Editor: David Reiss
Brooklyn Law School

November 4, 2014

Regulation and Housing Supply

By David Reiss

Gyourko and Molloy have posted Regulation and Housing Supply to SSRN.  Unfortunately, it is behind a paywall (although it is also available at NBER if your library has access and an earlier draft can be found here). The abstract of this book chapter states that it reviews the scholarly literature on the causes and effects of local government regulation that “influences the amount, location, and shape of residential development.” The abstract continues,

We begin with a discussion of how researchers measure regulation empirically, which highlights the variety of methods that are used to constrain development. Many theories have been developed to explain why regulation arises, including the role of homeowners in the local political process, the influence of historical density, and the fiscal and exclusionary motives for zoning. As for the effects of regulation, most studies have found substantial effects on the housing market. In particular, regulation appears to raise house prices, reduce construction, reduce the elasticity of housing supply, and alter urban form. Other research has found that regulation influences local labor markets, and household sorting across communities. Finally, we discuss the welfare implications of regulation. Although the large positive externalities of some specific rules are clear, the benefits of more general forms of regulation are very difficult to quantify. On balance, a few recent studies suggest that the overall efficiency losses from binding constraints on residential development could be quite large.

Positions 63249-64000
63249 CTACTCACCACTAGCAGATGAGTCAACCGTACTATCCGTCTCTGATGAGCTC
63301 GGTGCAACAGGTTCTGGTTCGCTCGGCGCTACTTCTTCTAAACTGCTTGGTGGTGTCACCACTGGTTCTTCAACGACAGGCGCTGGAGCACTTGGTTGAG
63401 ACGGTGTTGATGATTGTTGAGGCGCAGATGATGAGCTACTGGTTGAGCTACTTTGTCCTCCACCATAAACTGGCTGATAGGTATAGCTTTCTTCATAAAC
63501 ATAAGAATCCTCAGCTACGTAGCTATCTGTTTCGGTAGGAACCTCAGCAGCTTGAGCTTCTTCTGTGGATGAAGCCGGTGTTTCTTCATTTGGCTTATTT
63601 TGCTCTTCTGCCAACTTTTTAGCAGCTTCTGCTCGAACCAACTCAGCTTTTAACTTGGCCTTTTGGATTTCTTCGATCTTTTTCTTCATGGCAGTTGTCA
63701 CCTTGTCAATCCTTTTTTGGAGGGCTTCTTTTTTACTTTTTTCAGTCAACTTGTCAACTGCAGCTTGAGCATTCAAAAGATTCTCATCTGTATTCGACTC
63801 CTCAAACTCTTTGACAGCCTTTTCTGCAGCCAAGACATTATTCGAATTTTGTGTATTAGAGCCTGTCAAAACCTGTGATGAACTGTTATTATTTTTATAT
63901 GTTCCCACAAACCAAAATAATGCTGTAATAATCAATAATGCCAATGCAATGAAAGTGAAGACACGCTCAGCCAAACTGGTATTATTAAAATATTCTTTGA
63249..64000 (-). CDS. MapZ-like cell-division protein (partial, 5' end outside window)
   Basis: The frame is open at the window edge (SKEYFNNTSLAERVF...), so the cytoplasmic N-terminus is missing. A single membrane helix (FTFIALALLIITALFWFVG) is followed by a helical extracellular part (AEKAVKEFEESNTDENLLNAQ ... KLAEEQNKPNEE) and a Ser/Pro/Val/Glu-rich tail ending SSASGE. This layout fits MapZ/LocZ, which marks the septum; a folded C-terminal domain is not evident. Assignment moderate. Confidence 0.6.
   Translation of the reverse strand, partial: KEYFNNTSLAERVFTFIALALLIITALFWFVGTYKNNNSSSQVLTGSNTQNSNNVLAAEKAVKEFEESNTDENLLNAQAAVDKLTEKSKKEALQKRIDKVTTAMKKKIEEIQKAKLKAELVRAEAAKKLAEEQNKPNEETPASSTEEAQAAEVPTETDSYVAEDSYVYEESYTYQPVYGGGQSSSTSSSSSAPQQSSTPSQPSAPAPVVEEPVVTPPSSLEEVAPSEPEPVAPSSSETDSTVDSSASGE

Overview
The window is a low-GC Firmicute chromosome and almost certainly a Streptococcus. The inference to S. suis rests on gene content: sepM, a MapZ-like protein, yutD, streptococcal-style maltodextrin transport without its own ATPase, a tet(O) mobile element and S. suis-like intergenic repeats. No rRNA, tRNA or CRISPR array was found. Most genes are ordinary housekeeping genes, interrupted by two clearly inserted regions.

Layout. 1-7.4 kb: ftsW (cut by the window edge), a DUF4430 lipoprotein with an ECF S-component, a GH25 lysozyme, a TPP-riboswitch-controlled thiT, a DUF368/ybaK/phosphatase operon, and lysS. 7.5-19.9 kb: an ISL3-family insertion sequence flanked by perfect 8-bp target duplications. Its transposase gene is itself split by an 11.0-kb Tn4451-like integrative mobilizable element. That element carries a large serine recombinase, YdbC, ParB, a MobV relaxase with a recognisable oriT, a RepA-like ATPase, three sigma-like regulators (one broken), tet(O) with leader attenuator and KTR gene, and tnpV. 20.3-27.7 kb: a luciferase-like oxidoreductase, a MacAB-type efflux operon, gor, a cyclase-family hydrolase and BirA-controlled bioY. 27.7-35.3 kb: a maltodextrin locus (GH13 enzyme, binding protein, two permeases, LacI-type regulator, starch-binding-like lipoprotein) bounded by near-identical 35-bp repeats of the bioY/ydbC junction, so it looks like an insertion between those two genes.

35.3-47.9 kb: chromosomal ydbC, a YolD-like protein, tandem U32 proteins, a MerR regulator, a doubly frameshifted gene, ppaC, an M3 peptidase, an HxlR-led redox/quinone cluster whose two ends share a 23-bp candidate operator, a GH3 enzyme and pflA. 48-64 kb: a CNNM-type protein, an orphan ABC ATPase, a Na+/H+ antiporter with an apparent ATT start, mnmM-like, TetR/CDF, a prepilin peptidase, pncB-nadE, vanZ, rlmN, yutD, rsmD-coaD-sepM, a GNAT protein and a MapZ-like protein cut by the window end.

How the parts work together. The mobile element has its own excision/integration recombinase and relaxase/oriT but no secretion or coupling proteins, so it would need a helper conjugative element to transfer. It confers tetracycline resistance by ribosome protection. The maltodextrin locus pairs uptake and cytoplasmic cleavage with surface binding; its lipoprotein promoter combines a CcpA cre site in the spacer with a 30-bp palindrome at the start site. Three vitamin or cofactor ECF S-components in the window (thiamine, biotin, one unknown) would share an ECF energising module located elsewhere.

Land use geeks are familiar with Gyourko’s analysis of land use regulation, but many non-economists are not.  Even if they are, they often give it short shrift. I found the extension of their analysis beyond the borders of the U.S. interesting:
In theory, the availability of buildable land might not constrain the supply of housing units if housing could be constructed as densely as necessary to meet demand. But in most places in the U.S.—and indeed around the world—local land use policy imposes limits on residential development that restrict the size and type of housing units that can be built on a given amount of land. These restrictions add extra costs to a construction project, creating a wedge between the sales price of a house and the cost of buying the land and building the structure. (3)
As communities struggle with housing affordability, the link between land use regulation and housing costs is one that should not be ignored.
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